When it comes to in-home childcare, families have a variety of options. Au pairs, nannies, and babysitters all provide care in your home, but the arrangements vary. An au pair lives in your home, a nanny works a regular day shift, and a baby sitter comes as needed. Your family's specific needs will determine which of the three you should hire.
An au pair cares for your children while living with you in your home. Because you provide housing, the salary cost is lower. For families who already have an extra room, this is a cost-effective option. However, an au pair might not be a good fit for those who want to retain a bit more privacy.
Bringing an au pair on board is kin to adopting a family member--it's important to be ready for this. On the plus side, you have childcare available around the clock and your au pair will build a special bond with your children. It's like having another person on your team, as parents.
Au pairs are generally placed through agencies. This means you'll have a fully vetted caretaker and hopefully find someone who is the perfect fit for your home. Payment is usually handled through the agency as well, keeping things simple and legal.
Often, au pairs are young international women working as an opportunity to learn English or travel to a new culture. This provides a unique opportunity for your children to be immersed in your au pairs language if you choose.
For families who don't have a spare room or want to house their child caretaker, a nanny might be the right choice. A nanny arrives each morning at your home and leaves in the evening. Generally, nannies work 8-hour shifts, but many will work shorter or longer hours.
A part-time nanny would be perfect if mom works part-time, while a full-time working mother may need a nanny for over 8-hours to accommodate her commute. When children are older, a nanny might pick them up from school and supervise them at home until later in the evening when the parents return. Nannies also offer share care, where two children are looked after at one family's home, or switching between both families' homes.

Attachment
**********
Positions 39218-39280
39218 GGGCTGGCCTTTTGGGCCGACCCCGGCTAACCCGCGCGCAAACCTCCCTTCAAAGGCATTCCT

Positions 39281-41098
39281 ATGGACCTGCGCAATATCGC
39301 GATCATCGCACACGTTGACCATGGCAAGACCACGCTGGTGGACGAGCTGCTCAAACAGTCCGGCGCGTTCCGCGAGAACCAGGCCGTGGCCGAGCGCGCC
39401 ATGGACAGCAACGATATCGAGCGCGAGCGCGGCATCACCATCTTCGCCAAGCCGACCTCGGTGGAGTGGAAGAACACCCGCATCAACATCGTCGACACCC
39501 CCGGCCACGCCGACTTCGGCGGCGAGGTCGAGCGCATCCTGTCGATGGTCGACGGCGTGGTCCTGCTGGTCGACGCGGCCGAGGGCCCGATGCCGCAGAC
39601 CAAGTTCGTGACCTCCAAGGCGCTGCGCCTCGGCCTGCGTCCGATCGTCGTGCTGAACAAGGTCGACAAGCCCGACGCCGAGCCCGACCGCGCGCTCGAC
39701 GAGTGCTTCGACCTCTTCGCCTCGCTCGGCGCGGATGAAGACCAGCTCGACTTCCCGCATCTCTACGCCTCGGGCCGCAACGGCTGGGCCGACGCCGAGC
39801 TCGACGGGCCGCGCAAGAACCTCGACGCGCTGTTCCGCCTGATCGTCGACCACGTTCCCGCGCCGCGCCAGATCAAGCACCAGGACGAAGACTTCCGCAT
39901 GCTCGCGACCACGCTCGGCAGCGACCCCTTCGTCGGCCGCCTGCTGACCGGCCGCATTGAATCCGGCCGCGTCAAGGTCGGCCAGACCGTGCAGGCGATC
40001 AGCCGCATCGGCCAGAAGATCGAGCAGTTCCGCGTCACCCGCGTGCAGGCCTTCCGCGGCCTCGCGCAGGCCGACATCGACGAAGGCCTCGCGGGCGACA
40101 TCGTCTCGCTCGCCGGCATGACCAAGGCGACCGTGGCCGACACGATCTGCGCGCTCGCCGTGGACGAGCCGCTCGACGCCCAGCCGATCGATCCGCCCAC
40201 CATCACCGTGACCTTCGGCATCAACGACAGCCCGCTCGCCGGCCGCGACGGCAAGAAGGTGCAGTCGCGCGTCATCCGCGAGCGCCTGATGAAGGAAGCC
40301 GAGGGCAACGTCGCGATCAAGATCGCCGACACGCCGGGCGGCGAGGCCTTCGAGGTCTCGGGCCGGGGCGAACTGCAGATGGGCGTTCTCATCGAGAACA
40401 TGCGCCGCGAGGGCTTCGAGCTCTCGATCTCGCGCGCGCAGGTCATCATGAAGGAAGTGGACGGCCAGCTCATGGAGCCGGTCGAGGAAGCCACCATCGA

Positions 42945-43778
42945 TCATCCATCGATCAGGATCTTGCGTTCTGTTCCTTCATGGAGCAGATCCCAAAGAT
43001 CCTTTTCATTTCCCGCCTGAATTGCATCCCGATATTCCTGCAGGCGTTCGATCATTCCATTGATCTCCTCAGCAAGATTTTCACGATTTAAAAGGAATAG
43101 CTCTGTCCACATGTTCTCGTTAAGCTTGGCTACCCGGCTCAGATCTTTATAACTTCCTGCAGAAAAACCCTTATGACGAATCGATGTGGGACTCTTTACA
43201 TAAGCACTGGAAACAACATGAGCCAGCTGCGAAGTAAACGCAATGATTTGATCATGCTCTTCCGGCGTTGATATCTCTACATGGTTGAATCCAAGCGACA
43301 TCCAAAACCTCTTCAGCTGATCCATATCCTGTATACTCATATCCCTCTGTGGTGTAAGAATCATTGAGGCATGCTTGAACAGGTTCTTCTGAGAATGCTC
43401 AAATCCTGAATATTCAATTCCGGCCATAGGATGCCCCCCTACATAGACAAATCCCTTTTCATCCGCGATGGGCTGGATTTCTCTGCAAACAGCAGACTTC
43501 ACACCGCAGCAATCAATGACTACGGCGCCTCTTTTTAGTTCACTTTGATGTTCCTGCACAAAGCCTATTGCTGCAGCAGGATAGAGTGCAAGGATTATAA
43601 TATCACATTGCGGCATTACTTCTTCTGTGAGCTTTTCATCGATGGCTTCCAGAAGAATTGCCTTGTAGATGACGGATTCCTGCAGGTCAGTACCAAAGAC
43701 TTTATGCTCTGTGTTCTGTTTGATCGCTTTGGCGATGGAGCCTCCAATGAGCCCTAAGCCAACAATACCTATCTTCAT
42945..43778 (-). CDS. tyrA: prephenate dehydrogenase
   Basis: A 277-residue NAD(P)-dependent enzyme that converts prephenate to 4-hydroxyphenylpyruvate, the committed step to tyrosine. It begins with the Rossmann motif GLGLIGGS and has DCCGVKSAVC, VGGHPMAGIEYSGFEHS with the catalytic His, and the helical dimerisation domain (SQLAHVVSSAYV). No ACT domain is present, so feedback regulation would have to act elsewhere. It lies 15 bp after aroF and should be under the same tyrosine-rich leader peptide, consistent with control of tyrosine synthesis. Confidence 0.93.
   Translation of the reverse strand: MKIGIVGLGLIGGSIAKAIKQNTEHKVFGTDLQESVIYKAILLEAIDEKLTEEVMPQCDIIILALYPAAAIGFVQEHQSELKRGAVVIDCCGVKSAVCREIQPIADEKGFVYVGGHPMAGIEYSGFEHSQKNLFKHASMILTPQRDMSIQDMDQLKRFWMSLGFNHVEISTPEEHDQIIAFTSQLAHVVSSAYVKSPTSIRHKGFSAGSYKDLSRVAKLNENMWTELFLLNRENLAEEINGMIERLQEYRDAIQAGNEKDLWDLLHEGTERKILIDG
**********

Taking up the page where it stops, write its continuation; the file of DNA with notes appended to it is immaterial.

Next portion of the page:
Nannies are a great alternative to daycare for babies because they can give little ones the individualized attention they really need at this age. Keeping babies and toddlers at home during the day also reduces the risk of getting sick frequently, as kids often swap germs at daycare. Little babies will also be more comfortable at home and putting them down for a nap is much simpler.
Nannies are considered independent contractors and usually charge by the hour. Generally, nannies are paid even if the family is on vacation. Some families take their nanny with them on vacation, but that means paying the nanny's way and lodging. If a nanny gets sick, it can be hard to arrange backup care at the last minute.
Always vet your nanny before hiring, and check references. A full background check is a good idea. Requiring a nanny to be CPR and First Aid Certified for children and babies and fully vaccinated helps keep your kids safe. If your nanny will drive your kids, make sure to check her driving records.
Babysitters are different than nannies because they have less regular hours or fewer shifts in total. Many families hire babysitters as needed, while some have a regularly-scheduled sitter who comes every Friday night for date night, for example.
Babysitters are perfect for families with a stay at home parent who only need intermittent care, or for families with older kids in school. Parents might hire a babysitter so that they can take care of important family business or attend kid-free events. Some moms might even use a sitter for a few hours so they can get errands done.
Babysitters can be the least reliable type of childcare workers, and they often have a high turnover. That can be hard on kids who form bonds with their babysitter or who struggle with transitions. Babysitters can be found through agencies, but many families hire a teenaged neighbor that they know and trust. Always make sure your babysitter is CPR certified and knows what to do if a child chokes.
There is no best choice between au pair, nanny, and babysitter because it all depends on the family's specific needs. These needs will grow and change as well. A great babysitter might even become your family's full-time nanny or au pair.